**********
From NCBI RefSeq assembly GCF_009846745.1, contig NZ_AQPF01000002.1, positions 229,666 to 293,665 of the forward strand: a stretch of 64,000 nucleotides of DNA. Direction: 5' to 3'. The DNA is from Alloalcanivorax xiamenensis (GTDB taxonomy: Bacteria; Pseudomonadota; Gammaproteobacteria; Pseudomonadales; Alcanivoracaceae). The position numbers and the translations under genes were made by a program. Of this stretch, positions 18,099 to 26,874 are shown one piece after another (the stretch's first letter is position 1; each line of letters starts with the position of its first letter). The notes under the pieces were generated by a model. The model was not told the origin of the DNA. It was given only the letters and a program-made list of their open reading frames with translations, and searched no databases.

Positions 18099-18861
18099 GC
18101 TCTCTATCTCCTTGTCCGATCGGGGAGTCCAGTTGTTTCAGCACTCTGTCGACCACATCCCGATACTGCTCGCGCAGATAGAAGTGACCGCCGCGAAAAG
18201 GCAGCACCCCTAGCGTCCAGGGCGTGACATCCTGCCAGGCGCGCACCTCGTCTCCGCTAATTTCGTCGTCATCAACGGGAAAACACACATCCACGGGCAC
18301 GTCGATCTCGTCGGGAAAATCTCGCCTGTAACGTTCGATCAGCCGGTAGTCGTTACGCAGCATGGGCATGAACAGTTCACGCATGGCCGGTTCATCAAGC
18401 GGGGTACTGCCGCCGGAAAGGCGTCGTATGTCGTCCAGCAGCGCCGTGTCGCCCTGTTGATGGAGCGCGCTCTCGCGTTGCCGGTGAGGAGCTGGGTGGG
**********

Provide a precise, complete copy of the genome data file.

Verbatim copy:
From NCBI RefSeq assembly GCF_009846745.1, contig NZ_AQPF01000002.1, positions 229,666 to 293,665 of the forward strand: a stretch of 64,000 nucleotides of DNA. Direction: 5' to 3'. The DNA is from Alloalcanivorax xiamenensis (GTDB taxonomy: Bacteria; Pseudomonadota; Gammaproteobacteria; Pseudomonadales; Alcanivoracaceae). The position numbers and the translations under genes were made by a program. Of this stretch, positions 18,099 to 26,874 are shown one piece after another (the stretch's first letter is position 1; each line of letters starts with the position of its first letter). The notes under the pieces were generated by a model. The model was not told the origin of the DNA. It was given only the letters and a program-made list of their open reading frames with translations, and searched no databases.

Positions 18099-18861
18099 GC
18101 TCTCTATCTCCTTGTCCGATCGGGGAGTCCAGTTGTTTCAGCACTCTGTCGACCACATCCCGATACTGCTCGCGCAGATAGAAGTGACCGCCGCGAAAAG
18201 GCAGCACCCCTAGCGTCCAGGGCGTGACATCCTGCCAGGCGCGCACCTCGTCTCCGCTAATTTCGTCGTCATCAACGGGAAAACACACATCCACGGGCAC
18301 GTCGATCTCGTCGGGAAAATCTCGCCTGTAACGTTCGATCAGCCGGTAGTCGTTACGCAGCATGGGCATGAACAGTTCACGCATGGCCGGTTCATCAAGC
18401 GGGGTACTGCCGCCGGAAAGGCGTCGTATGTCGTCCAGCAGCGCCGTGTCGCCCTGTTGATGGAGCGCGCTCTCGCGTTGCCGGTGAGGAGCTGGGTGGG